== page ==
Eye on Nature: Tomatoes growing on the beach in Louth

Your notes and queries for Eanna Ní Lamhna

Look what Caitriona Maloney found on her neighbour’s wall – a female large house spider.

Look what Caitriona Maloney found on her neighbour’s wall – a female large house spider.

 

I saw this spider on my neighbours’ garden wall (fortunately for it, they didn’t). The body was fully 15mm long.

Caitriona Maloney, Dublin

This is an excellent, in-focus picture of one of our biggest spiders – a female large house spider. She makes strong triangular webs in dark corners under floorboards and in outbuildings, where she lives with a male. He stays for a few weeks after mating until he dies, and then she eats him.

This goldfinch flew into Frank Curran’s patio door.
This goldfinch flew into Frank Curran’s patio door.

This goldfinch flew into our patio door. Unlike previous ones, it survived and flew away a few minutes later.

Frank Curran

Large glass doors, especially if there is a window in an opposite wall, can fool birds into thinking there is a flight path through. Curtains or blinds would help.

Paul Brennan discovered this tomato plant on a beach at Salterstown.
Paul Brennan discovered this tomato plant on a beach at Salterstown.

I found these on a shingle beach at Salterstown, Co Louth.

Paul Brennan, Monasterboice

They are tomatoes, which can grow from seeds of discarded picnic tomatoes. These have done far better here than in many a cossetted greenhouse.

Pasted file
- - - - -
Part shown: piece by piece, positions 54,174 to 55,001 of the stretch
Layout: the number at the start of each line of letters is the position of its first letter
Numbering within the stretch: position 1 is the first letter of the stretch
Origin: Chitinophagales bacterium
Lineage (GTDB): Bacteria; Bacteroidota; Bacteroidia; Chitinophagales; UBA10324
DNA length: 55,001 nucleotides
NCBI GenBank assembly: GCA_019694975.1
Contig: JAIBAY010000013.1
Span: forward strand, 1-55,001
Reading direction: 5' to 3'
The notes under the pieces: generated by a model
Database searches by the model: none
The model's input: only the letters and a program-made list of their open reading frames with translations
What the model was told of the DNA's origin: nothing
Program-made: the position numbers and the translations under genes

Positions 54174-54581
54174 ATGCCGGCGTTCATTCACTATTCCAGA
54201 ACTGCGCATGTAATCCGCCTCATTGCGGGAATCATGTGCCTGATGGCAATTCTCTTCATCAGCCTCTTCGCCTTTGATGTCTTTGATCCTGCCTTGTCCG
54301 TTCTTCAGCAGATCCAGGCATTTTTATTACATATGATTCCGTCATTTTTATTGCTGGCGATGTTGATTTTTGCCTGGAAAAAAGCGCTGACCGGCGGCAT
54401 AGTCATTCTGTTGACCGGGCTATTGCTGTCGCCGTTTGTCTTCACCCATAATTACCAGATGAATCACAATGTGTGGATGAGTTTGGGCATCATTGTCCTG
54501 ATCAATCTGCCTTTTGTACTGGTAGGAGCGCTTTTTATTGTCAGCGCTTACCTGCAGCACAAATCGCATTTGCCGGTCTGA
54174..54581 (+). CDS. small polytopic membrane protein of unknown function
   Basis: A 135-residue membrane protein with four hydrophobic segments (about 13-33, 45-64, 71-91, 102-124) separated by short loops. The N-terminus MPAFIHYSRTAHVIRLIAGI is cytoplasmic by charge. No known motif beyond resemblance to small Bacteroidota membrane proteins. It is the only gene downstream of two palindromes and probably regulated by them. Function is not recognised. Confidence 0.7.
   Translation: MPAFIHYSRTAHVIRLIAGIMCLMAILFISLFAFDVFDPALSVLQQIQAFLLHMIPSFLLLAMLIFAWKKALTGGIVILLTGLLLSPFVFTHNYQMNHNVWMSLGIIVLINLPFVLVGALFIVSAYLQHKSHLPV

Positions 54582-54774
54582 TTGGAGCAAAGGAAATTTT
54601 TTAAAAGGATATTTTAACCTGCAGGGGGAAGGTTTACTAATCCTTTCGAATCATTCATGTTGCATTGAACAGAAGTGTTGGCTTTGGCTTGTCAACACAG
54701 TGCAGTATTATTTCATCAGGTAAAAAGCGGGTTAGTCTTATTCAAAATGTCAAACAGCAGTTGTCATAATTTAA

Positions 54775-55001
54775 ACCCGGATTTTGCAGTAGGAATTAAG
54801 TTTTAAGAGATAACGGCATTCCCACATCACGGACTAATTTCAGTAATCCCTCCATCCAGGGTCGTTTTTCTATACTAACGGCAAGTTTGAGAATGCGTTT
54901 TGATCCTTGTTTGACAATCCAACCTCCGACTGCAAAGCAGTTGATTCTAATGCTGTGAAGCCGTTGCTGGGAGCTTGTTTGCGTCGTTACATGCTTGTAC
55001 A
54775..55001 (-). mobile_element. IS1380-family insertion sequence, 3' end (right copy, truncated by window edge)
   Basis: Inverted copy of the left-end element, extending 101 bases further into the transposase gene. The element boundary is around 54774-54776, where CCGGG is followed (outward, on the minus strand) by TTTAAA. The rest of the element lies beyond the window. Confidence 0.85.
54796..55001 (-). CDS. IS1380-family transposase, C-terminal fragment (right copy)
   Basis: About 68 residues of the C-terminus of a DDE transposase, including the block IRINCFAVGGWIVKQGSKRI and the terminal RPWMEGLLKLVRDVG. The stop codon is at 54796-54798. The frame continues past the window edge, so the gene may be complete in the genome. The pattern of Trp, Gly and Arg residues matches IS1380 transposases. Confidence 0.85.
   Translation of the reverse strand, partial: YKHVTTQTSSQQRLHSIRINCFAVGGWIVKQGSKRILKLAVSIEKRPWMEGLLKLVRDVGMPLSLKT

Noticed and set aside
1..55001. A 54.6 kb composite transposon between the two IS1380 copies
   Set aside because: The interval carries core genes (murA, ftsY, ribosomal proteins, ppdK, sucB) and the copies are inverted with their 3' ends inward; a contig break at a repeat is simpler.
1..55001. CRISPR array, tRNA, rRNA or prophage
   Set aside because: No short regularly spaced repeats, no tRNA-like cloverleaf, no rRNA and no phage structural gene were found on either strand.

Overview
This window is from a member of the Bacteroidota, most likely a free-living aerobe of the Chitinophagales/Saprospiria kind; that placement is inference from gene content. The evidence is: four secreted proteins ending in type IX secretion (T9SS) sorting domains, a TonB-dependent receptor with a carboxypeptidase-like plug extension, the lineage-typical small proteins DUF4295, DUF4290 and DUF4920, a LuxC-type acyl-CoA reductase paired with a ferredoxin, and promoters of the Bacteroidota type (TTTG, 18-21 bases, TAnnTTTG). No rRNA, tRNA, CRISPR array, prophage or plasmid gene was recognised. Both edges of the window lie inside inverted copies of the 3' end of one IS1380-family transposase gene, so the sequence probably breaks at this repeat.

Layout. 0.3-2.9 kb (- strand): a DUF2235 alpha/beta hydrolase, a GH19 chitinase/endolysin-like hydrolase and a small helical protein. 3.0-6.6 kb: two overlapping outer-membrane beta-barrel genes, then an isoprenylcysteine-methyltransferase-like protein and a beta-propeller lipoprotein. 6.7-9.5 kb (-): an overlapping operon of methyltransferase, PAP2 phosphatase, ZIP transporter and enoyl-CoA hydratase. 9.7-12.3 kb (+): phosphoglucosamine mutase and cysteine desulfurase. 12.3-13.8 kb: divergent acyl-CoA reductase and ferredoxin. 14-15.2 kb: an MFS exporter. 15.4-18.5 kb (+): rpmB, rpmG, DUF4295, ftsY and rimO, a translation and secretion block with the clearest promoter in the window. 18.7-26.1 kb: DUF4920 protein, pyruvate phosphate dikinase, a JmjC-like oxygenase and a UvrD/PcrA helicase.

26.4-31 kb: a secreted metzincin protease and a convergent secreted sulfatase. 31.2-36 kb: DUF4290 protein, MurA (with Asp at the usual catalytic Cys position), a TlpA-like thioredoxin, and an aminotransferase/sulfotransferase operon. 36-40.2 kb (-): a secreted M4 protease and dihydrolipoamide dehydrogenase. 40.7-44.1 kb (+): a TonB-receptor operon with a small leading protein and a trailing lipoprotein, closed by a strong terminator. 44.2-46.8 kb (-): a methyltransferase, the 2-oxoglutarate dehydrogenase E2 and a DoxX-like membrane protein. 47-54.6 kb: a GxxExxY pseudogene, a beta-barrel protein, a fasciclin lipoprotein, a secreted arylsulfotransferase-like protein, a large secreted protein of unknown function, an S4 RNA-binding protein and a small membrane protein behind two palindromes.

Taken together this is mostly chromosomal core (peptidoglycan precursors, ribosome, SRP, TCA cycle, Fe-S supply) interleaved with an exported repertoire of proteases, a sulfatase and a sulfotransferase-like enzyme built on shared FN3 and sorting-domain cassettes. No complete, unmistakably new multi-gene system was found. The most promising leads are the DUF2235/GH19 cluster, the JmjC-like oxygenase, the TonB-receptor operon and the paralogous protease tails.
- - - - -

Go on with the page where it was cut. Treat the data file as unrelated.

John Murphy stumbled upon this shaggy inkcap mushroom.
John Murphy stumbled upon this shaggy inkcap mushroom.

What is this mushroom I saw in the grass?

John Murphy, Baltimore, Co Cork

It is a shaggy inkcap.

Noeleen Leonard spotted this merlin in the autumn sunshine near Port, Co Louth.
Noeleen Leonard spotted this merlin in the autumn sunshine near Port, Co Louth.

We have two very large mature sweet chestnut trees in our garden. There is a huge crop of chestnuts this year, which the local crows have discovered. They never showed any interest before. There are now a dozen or more crows around the trees every morning, pulling off the unopened seed pods and flying off with them to the nearby field. There they peck them open on the grass, which presumably anchors the spines in place. This seems to be a newly learned behaviour, which has spread rapidly through the flock.

Eithne Walker

Crows are the cleverest species of bird and very quick to learn new ways of finding food.

Have you a nature query, observation or photo you would like to share with The Irish Times? Submit it, with location of the image, via our website irishtimes.com/eyeonnature

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